Musical Monday: Social Media Has A Lot To Answer For (Sometimes In A Good Way)


One of the obvious downsides of social media is that it’s enabled people with zero talent and even less of a moral compass – people like Jake Paul, his brother Logan Paul, or his brother Jake Paul again – to flourish and find, if not fame, then certainly infamy. Which are really the same thing these days.

But one of social media’s definite upsides is it’s also enabled people with genuine talent to bypass the traditional curated, highly guarded pathways to manufactured success. And nowhere is this more the case than the music industry, and in particular ‘talent shows’ like Idol and The Voice.

For example, ask yourself this: if The Voice really was a show about musical talent why is at least half the show focussed on the judges competing with each to pull stupid faces, sit in uncomfortable but interesting poses, and generally try to outdo each other with attention-seeking behaviour aimed at increasing their time on camera?

And if Idol was about musical talent, then why was Kyle Sandilands – an obese, 50-something shock-jock who once asked a 14-year-old if a rape she’d just disclosed live on air was her only ‘sexual experience’ – a judge?

Dutch artist Davina Michelle.

The answer is, because those shows are mostly not about talent, they’re about ratings, which are two very different things. And Michelle Davina Hoogendoorn is one of the more extreme and wildly successful example of that.

Better known by her stage name ‘Davina Michelle’, Hoogendoorn appeared on season five of the Dutch version of Idol. She was eliminated on the first night. The eventual winner was a young woman named Nina den Hartog. Nina’s Soundcloud page is here. She has 42 followers.

By contrast, after crashing out of Idol, Hoogendorm started her own Youtube channel in 2017 under the fairly unimaginative pseudonym ‘Davina Michelle’. In August of that year she posted an acoustic cover of What About Us, by US superstar Pink. Nek minute….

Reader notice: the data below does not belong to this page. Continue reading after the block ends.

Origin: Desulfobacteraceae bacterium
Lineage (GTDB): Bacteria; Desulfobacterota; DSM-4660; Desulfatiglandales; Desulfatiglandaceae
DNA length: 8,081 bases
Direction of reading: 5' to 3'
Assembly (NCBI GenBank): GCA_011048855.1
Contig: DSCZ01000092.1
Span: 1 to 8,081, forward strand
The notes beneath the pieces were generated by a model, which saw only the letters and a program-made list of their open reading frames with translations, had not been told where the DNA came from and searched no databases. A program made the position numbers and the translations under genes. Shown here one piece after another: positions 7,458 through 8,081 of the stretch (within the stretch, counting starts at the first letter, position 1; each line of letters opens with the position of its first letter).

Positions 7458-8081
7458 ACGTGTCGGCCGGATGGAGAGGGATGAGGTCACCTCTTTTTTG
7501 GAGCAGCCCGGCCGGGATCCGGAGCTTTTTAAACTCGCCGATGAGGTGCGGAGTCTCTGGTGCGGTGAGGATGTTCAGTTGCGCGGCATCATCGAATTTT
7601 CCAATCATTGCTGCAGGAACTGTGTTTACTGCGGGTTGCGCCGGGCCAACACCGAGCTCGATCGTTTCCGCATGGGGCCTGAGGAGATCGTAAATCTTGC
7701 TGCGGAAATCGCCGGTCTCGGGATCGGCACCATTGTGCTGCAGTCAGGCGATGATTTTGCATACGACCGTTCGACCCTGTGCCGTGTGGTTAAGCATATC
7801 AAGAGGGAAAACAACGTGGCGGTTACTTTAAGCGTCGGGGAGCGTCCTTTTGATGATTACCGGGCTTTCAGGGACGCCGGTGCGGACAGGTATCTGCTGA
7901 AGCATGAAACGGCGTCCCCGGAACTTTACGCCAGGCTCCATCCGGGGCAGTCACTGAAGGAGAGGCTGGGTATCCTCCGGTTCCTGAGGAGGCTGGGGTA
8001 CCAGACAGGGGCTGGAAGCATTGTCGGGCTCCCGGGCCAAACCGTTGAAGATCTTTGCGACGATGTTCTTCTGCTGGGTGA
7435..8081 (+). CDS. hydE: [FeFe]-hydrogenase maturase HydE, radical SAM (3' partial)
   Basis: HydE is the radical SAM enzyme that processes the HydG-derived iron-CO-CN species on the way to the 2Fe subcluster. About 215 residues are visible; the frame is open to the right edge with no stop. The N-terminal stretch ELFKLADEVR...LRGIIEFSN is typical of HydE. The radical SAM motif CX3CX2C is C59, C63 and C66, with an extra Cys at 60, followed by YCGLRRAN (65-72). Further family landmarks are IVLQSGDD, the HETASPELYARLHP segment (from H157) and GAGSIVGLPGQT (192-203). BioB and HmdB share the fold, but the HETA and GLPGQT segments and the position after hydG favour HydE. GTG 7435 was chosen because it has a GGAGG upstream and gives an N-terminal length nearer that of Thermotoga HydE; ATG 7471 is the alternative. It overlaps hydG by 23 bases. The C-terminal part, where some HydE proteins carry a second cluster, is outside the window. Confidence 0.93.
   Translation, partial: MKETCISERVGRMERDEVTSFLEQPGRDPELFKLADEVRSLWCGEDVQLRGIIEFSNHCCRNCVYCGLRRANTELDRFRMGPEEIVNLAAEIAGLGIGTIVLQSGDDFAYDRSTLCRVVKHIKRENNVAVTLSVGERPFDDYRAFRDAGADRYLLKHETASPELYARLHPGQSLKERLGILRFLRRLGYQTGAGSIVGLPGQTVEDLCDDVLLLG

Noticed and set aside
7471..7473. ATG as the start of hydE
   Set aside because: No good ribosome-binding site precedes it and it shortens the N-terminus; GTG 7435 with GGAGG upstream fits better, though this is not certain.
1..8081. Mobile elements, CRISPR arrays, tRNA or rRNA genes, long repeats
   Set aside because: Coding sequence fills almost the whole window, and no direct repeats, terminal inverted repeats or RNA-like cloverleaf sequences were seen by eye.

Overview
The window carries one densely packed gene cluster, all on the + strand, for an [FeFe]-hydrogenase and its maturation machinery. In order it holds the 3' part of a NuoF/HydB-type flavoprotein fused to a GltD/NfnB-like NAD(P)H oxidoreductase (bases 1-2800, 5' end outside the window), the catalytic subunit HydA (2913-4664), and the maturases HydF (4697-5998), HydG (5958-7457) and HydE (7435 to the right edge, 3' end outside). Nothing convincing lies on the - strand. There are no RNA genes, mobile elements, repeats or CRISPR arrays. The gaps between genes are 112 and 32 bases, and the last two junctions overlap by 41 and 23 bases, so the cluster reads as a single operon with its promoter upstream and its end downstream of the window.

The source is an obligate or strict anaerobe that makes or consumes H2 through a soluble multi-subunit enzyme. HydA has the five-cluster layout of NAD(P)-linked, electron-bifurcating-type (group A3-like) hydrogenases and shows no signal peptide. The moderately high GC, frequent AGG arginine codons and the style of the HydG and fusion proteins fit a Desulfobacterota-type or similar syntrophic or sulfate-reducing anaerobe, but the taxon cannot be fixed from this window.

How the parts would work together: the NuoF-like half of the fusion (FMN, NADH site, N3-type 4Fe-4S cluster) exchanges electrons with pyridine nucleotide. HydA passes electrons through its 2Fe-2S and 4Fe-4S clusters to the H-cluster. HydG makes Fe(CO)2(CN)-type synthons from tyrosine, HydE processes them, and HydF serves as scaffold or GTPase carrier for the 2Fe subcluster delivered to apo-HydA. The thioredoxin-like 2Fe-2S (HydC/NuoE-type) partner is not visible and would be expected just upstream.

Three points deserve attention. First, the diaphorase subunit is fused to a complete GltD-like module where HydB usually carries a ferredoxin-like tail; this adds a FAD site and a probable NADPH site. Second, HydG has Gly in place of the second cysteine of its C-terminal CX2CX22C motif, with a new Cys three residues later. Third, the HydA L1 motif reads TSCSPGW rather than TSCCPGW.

The video gained some traction in its own right, but it was a video of Pink reacting to the cover of her own song that really sent it into the stratosphere (the video of the cover has 22 million views, the video of the reaction to the cover has 24 million), in part because of Pink’s reaction: “… now I know how [the song]is supposed to sound”.

Pink then asks someone off camera, “Is she like a recording artist that makes records and put records out?”

“Not that I know of.”

“Okay, well that needs to change.”

And change it has. Davina Michelle is now one of Holland biggest stars. If a big power ballad is more your flavour, then here’s Michelle doing What About Us with all the musical trappings.

And speaking of success on Youtube and power ballads, an article that mentions them wouldn’t be complete without featuring the ‘Mother of them All’… the ‘Hamlet’ of power ballads, as it were.

Zendee, full name Zendee Rose Japitana Tenerefe, competed in the Philippines version of X Factor at age 20. As you might have guessed, she went nowhere. Then someone uploaded a video of her up a karaoke challenge at a mall in Manilla, taking on Whitney Houston’s I will Always Love You. Known as ‘A Random Girl Steps Up To A Karaoke Machine and Floors Everyone’, the video went very viral (25 million views). I Will Always Love You is that song that no-one should attempt in a singing competition, let alone if they intend to mess with the melody. Zendee somehow gets away it.